He said: " Honda will need to do something special with the Hornet because, at the end of the day, it’s based on a FireBlade. That was a great bike in its time, but the R1 moved things on a bit. The FireBlade can seem tame in comparison. "
Honda refuses to say exactly what it is working on, but it looks like it is going
all-out to not only equal the Fazer, but beat it. That may mean slotting in a full-power FireBlade engine, using radical new styling and, of course, selling the bike at a lower price than the Fazer.
Even industry experts think the new breed of musclebikes could outsell superbikes. Rob Hobson, Editor of the CAP Green Book, the industry’s used price bible, knows more than most people about trends in the bike market.
He said: " If you look back to the Bandit, that secured a good part of the market, but it didn’t have the cutting-edge performance now available. Now that Yamaha has put the R1 engine in a Fazer and more machines are set to follow, even more riders will be tempted.
" These bikes will now attract two types of riders – both people stepping up to bigger bikes and riders who’ve owned a superbike and want something less extreme.
" Superbikes will always sell to those riders who insist on having the ultimate machine, but the new musclebikes could nevertheless take quite a bit of their market away from them. "
Professional road testers agree with dealers that, quite apart from the money-saving advantages of the new breed of musclebikes, they’re a different type of bike in their own right which many riders will actually prefer.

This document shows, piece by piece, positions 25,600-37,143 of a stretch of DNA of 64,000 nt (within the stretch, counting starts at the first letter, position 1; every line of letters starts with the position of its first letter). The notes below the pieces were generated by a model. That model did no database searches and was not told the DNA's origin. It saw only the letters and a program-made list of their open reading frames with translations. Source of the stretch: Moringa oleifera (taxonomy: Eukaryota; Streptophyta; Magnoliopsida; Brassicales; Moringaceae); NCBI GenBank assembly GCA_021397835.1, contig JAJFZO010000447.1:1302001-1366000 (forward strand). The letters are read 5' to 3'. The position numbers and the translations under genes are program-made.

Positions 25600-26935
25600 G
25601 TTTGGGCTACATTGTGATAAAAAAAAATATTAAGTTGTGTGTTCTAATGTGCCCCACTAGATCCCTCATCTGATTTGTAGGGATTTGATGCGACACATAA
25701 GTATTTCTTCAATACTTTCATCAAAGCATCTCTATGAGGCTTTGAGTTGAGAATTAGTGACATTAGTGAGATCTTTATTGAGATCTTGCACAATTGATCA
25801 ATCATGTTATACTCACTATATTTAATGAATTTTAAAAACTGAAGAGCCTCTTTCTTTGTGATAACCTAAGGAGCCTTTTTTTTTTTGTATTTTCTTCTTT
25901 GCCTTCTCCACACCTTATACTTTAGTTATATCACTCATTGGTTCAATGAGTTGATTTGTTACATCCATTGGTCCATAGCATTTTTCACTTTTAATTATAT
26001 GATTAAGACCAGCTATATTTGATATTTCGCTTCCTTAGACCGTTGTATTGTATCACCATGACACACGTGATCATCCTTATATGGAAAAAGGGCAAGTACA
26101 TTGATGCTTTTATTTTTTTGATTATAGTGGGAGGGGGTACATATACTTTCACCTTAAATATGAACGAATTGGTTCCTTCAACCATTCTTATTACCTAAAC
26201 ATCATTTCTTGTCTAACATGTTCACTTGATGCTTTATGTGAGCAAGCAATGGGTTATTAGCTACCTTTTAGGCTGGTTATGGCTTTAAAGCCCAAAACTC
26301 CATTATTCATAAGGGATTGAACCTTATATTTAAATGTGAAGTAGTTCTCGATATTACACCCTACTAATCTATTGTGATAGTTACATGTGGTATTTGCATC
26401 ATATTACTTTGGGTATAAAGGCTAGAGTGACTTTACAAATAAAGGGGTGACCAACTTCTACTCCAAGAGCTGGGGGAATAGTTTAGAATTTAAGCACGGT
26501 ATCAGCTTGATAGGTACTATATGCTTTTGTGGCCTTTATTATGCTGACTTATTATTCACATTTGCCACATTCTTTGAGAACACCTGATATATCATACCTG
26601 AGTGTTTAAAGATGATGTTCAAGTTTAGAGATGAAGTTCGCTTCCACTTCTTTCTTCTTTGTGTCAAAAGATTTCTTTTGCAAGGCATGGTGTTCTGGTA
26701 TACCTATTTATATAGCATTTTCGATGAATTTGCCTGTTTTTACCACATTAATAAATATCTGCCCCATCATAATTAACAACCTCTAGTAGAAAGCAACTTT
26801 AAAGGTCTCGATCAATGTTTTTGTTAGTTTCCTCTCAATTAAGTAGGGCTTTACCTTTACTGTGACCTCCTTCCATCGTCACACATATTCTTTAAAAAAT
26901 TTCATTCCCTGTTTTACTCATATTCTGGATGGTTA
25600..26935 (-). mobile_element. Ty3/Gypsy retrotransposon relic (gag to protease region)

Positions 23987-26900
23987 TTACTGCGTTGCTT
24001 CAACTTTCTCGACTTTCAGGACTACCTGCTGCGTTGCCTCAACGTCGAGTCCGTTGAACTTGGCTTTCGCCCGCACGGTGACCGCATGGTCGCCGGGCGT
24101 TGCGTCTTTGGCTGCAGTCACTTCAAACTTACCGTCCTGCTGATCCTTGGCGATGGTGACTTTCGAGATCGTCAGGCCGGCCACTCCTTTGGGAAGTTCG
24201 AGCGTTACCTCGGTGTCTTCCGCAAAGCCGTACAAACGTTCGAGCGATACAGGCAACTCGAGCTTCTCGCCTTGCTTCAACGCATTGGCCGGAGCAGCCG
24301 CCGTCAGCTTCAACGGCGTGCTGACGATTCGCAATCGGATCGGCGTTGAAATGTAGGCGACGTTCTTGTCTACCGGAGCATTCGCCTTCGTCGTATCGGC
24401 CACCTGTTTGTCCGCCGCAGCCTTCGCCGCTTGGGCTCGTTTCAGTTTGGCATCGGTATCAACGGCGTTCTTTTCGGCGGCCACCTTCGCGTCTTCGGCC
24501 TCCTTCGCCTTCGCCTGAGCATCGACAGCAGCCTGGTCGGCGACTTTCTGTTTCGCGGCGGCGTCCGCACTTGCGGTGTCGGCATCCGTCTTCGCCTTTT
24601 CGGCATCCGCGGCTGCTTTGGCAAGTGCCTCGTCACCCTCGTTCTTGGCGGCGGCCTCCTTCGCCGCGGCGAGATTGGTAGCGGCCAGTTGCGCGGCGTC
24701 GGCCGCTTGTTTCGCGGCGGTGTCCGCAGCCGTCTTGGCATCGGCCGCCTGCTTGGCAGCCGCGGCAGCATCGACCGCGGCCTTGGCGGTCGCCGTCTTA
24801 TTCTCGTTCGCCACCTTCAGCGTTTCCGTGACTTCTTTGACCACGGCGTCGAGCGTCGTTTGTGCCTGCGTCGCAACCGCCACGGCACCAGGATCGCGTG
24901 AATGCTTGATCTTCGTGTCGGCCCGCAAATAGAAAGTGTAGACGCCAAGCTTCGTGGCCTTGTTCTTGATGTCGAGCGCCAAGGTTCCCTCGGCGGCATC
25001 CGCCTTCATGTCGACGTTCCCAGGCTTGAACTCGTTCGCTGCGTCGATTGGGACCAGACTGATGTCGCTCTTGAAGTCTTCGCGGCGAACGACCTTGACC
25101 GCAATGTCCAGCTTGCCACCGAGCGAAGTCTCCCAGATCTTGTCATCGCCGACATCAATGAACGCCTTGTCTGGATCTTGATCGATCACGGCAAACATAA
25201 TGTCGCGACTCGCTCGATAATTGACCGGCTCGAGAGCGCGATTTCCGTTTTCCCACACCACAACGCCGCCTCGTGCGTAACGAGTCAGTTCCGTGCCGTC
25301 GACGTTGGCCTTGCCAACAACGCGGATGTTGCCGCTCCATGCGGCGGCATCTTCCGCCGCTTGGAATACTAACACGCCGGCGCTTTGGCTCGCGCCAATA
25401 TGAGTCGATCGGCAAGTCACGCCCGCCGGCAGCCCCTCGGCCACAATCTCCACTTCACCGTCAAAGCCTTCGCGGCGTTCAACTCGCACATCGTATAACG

MCN features editor Marc Potter has ridden pretty much every bike on the road today and reckons Yamaha may have hit on something big with the Fazer 1000.
He said: " Bikes like the Fazer will appeal to riders who are fed up with scaring themselves on superbikes, but still want something which offers high performance.
" You can’t ride most superbikes on the road properly, and many people can’t ride them to their full capacity on a track either. They’re just too fast.
" Bikes like the Fazer 1000, Hornet 900 and new ZX-9R musclebike will offer them a more useable alternative. And, vitally, these will be perceived as bikes to be seen on. Owners will gain credibility rather than lose face. "
Potter believes the launch of the Fazer has sparked a war between rival manufacturers. He believes the next wave of technical innovations for two-wheelers will find their way on to naked litre bikes rather than being restricted to top-end sports machines.
But he reckons it’s too early to say which manufacturer will emerge victorious.
He said: " The FireBlade does seem tamer than an R1, but there’s nothing between the lap times of the two bikes on the track, so only time will tell how the Hornet will compare to the Fazer as a package. You can be pretty sure Honda won’t go off
" The ZX-9R-based bike might have more of a struggle. One of the reasons the Fazer is a great bike is because it has so much torque. The ZX-9R isn’t as accomplished as the R1 in that department. But again, only time will tell. "
Whether any of these bikes will outsell superbikes is just as hard to predict. But what we know is that a new class of machine has been born with more comfort and practicality than a superbike as well as better performance than any musclebikes before.
And for many riders, that means a bike which is better suited to the way they ride.
n Do you plan to part-ex your sports bike for a Fazer 1000? Write to You Say (address on page eight) and tell us why you’ve made the decision.